HEY NEWSOM: Study Shows Why Churches Really Are An ‘Essential Service’ During COVID

Written by Wes Walker on December 9, 2020

Closing down Churches is a really bad idea. And not just for the chilling effect it has on freedoms.

As much as closing a hair salon might be an inconvenience to workers and customers alike, the secular idealogues who have been cheering church shutdowns as a great benefit to society have made a serious miscalculation about just what role churches play in society.

It’s one thing to make that claim as merely an opinion, but something else again when you can back it up with objective data.

The science is in… closing churches is bad for people.

The opening lines of this study should hardly come as a surprise to anyone, considering the crazy year we’ve just had. From COVID to lockdowns and financial ruin, many people have been left holding the bag this year in more ways than one.

And with stressors like that, comes a personal price paid by the people caught in the crosshairs.

American mental health ratings reached their lowest point in two decades this year. Only 34 percent of U.S. adults assess their emotional well-being as “excellent” compared to 43 percent who reported the same in 2019.

The nine-point drop comes as the American self-assessment survey conducted by Gallup showed ratings relatively stable since the polling group launched its November Health and Healthcare series in 2001. –Federalist

These people are not the politicians, or work-from-home office workers, or civil servants and teachers whose jobs are secure. It’s the work-a-day crowd who might not have a job to go back to when the dust clears, and who are running out of financial options during a government-imposed lockdown.

Combine that with the social unrest paired with slashed police funding some communities are enacting, and you have a dangerous societal cocktail.

Where do many such people go to unburden themselves in such situations — if they’re not going to try to self-medicate with substances like alcohol?

The turn to their social networks and communities. In particular, their religious communities.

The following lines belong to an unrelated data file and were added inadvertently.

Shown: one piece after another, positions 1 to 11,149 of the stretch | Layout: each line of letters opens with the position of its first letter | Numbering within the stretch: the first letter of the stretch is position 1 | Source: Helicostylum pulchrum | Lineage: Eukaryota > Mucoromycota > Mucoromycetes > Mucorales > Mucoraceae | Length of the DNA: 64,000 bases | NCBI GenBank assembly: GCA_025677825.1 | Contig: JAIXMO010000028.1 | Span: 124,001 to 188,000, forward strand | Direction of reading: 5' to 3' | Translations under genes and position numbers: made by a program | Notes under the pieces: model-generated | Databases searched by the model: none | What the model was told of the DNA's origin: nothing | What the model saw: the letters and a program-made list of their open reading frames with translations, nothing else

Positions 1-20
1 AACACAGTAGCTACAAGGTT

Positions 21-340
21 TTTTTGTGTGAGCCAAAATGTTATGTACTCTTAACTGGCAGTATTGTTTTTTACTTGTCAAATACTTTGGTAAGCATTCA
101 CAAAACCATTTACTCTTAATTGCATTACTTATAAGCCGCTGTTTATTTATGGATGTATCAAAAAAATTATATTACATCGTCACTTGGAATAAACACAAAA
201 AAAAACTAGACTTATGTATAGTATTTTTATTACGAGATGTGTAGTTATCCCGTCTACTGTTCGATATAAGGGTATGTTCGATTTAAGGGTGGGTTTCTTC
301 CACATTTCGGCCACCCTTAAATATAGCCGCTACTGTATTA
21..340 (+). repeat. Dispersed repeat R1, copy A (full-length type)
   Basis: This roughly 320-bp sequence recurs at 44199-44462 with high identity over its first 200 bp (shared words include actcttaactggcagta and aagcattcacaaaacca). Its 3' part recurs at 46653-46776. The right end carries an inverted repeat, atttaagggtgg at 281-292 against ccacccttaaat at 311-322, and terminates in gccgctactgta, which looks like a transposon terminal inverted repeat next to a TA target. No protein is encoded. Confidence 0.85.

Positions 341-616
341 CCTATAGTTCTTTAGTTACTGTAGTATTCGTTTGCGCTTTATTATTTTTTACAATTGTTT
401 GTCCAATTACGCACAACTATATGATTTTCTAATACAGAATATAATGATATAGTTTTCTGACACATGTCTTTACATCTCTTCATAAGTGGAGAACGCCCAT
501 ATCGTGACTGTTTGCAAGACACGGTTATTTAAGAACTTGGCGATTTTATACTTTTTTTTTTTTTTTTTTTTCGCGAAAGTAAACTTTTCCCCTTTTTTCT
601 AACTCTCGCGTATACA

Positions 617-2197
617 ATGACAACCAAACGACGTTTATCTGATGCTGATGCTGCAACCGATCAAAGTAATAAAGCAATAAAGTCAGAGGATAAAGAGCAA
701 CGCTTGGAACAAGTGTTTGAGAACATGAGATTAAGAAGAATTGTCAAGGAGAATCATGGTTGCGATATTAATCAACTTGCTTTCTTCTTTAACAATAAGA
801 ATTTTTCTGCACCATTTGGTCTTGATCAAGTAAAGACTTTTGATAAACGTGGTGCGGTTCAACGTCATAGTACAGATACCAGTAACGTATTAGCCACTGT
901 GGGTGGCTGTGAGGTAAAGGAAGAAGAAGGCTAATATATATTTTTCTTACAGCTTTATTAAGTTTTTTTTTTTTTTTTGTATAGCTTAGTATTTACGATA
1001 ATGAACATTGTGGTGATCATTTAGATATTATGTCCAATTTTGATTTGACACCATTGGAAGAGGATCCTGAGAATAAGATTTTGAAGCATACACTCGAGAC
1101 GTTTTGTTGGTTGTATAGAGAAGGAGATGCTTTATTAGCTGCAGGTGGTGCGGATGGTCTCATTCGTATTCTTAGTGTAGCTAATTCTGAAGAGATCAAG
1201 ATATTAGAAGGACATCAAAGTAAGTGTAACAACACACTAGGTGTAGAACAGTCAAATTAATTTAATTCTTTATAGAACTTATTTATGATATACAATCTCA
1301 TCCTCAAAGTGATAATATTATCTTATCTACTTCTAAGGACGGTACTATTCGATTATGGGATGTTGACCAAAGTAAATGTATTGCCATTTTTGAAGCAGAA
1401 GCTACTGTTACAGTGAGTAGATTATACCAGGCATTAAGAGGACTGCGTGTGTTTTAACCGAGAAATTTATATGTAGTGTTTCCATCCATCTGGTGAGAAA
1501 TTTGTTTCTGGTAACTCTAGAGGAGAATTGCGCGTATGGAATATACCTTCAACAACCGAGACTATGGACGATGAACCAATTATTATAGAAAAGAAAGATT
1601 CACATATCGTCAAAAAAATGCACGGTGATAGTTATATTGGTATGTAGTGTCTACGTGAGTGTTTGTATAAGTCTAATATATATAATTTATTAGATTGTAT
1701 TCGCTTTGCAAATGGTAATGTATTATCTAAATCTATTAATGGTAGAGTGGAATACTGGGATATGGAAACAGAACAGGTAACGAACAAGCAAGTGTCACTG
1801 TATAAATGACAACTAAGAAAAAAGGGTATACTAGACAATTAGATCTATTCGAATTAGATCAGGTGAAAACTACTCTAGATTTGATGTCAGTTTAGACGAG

According to Gallup, drops in mental health ratings were most prominent among Republicans, where 41 percent reported being in “excellent” condition in the Nov. 5-19 poll, a 15-point drop from 56 percent who said the same a year ago. Republicans however, still held a higher-rate of mental well-being than Democrats, 29 percent of whom rated their mental health as “excellent.”

Those with the greatest ratings of mental well-being were attendants of weekly religious services, who were the only sub-group to report a rise in their mental health from 42 percent to 46 percent reporting their psyche of being in excellent shape.

The Gallup poll surveying 1,018 Americans over the age of 18 corroborates research suggesting that a higher importance of religious spirituality in one’s life can abate the symptoms of mental distress exacerbated by isolation and uncertainty imposed pandemic lockdowns.

According to the Centers for Disease Control (CDC) in August, 2 in 5 Americans reported suffering from symptoms of anxiety, depression, trauma, or stressor-related disorder stemming from the coronavirus pandemic. One in four young adults aged 18-24 reported seriously contemplating suicide within the 30 days of completing the survey, and 16 percent said the same between the ages of 25 and 44.

The Gallup data shows individuals placing a greater value in religion illustrated a higher mental well-being as opposed to those who don’t. Forty-six percent of weekly service-goers said their mental condition remained excellent, 35 percent of those who said they attended services either nearly weekly or monthly said so, and only 29 percent of those who said they never went to religious services reported the same. –Federalist

Maybe, Gavin Newsom and Frick and Frack in New York could get their act together and enlist the help of churches in bringing life and hope to their communities instead of threatening them and taking them to court.

There are other threats out there besides just the Chinavirus… and we may yet look back to realize that suicide was a bigger one than we had suspected.

Robbing people of their networks may be good for tightening the grip of bad actors seeking to maximize their political power, but it is NOT good for society at large.

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